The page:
Film Review: That Thing Called Tadhana

Watching a romantic comedy film and getting your heart pierced is quite rare. But as soon as you hear Mace narrate “The Arrow with a Heart Pierced Through Him” and follow where broken hearts go, you’ll believe in tadhana (meant to be/ destiny) once again.

From: Facebook.com/thingcalledtadhana
From: Facebook.com/thingcalledtadhana

Apart from films such as: Ang Tatay Kong Nanay (1978), Ama, Ina, Anak (1996), Bata Bata Paano ka Ginawa? (1998), Magnifico (2003), Ang Pagdadalaga ni Maximo Oliveros (2005), One More Chance (2007), Remington and the Curse of the Zombadings (2011), TiKTiK: The Aswang Chronicles (2012), and short as well as full-length features from the Cinemalaya Independent Film Festival, I can’t remember other local films I liked, enjoyed or was excited to see in theatres. But as the love month came in, my Facebook feed was filled with “hugot” moments from That Thing Called Tadhana, a film by Antoinette Jadaone which was part of the 10th Cinema One Originals Film Festival. I knew right then and there, it’s a must-see film.

From: Facebook.com/thingcalledtadhana
From: Facebook.com/thingcalledtadhana

There was an Arrow who was getting tired of his pointy life.
Until one day, he woke up feeling heavier than usual.
He woke up with a heart pierced through him.
“Whose heart are you? And how did you get here?” The Arrow asked.
But there was no reply.

For those who loved, lost, yet loved again, in short you idiots.

INT. AIRPORT CHECK-IN COUNTER

The film started with Mace crying, looking at her things, and throwing some in to the trash. She tries to close her travelling bag. After a few minutes, she eventually manages to do so. Unfortunately, 44.0kg is still too much weight.

She opens her bag and tries to remove more things again. Then a guy appears and tells her that she could put her trench coat in his bag. Mace just looked at the guy questioningly. So the guy introduced himself, Anthony Lagdameo a Filipino from Project 8 QC. Not a pervert and definitely not a thief. Again, he offered her his extra baggage allowance which she eventually accepts.

Finally after several tries, she made it and that is how their journey started.

Going Mainstream
I don’t mind entries from film festivals having a mainstream release. If it’s definitely worth sharing to millions of people then why not do so? Antoinette Jadaone’s That Thing Called Tadhada originally titled The Mace Castillo Story (Lord, Pangit Ba ‘Ko?) won 3rd prize for Dulang Pampelikula from the prestigious 64th Carlos Palanca Memorial Awards for Literature. Clearly, it is a work of art and something to be proud of.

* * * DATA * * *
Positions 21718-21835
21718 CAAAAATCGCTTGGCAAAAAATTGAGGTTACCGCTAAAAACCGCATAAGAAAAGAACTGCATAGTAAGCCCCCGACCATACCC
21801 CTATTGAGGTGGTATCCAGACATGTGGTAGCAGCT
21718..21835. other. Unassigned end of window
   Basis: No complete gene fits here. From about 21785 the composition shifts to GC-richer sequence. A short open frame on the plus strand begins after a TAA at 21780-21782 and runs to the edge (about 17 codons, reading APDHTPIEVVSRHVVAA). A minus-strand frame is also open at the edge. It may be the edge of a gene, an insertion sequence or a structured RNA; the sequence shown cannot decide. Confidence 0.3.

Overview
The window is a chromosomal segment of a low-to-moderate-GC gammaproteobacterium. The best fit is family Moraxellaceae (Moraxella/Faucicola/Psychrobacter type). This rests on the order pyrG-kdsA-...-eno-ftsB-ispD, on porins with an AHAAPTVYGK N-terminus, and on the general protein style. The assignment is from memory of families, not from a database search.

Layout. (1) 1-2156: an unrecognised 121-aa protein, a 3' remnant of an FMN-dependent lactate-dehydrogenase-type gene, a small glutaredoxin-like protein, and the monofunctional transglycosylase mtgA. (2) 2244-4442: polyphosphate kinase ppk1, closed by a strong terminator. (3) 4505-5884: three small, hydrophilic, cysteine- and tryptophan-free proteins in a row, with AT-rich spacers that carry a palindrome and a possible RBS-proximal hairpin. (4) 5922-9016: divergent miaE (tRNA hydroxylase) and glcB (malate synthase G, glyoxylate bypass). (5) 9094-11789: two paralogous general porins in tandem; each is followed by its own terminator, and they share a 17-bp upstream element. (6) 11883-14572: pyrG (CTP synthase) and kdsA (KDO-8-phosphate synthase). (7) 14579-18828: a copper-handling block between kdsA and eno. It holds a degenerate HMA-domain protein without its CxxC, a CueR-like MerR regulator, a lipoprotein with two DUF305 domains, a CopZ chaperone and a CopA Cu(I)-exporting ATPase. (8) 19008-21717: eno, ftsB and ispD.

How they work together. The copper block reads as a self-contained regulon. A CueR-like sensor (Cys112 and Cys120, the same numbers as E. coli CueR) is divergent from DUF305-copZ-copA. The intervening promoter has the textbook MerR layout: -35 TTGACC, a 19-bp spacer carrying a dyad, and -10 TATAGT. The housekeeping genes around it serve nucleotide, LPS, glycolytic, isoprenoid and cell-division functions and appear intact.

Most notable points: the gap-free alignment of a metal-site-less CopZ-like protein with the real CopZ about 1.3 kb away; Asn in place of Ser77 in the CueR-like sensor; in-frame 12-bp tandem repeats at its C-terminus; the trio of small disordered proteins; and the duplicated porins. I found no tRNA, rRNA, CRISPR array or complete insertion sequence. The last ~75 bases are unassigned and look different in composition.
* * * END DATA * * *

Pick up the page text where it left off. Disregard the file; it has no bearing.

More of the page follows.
From: Facebook.com/thingcalledtadhana
From: Facebook.com/thingcalledtadhana

I too, am proud to be able to watch such film. Surprisingly, it was an eye-opener and an inspiration for me. Although at some parts I asked myself, how much they are spending travelling from Rome to Manila, to Baguio and Sagada which was eventually answered as both characters revealed more.

What I love about tadhana?
If you watched and listened carefully, you’ll notice the metaphor about the excess baggage referring to the failed relationship. It stated about Mace’s situation of having all her life in her bags while Anthony’s situation says that he’s been there and willing to share the weight of someone in need. But all throughout, there are many signals and signs where in reality we do not see – manhid lang – or sometimes ignore – tanga lang.

Besides that, I also adored the lengthy conversations both characters did throughout the film. In order to know more about or understand someone, all you need is good, healthy communication. Each word they utter digs deeper and by the time they became comfortable with each other, silence was not a problem.

Of all the Filipino films I have watched, I think this film has a fair share of unforgettable lines, words of wisdom, not to mention, the hugot moments. Aside from “The Arrow with a Heart Pierced Through Him”, we have:

There are all kinds of LOVE in this world, but never the same LOVE twice. –
F. Scott Fitzgerald

“Paano ba makalimot? Gaano katagal?” -Mace
“Matagal.” -Anthony
“Gaano nga katagal? One year? Two years? 3? 4? 5?”
“Importante pa ba ‘yun? Ang mahalaga, nakalimutan.”

And more…

Though That Thing Called Tadhana is a story about two strangers meeting, becoming friends and mending a broken heart, it is not overly dramatic. It simply tells what each character has in mind just like anyone whose heart has been broken.

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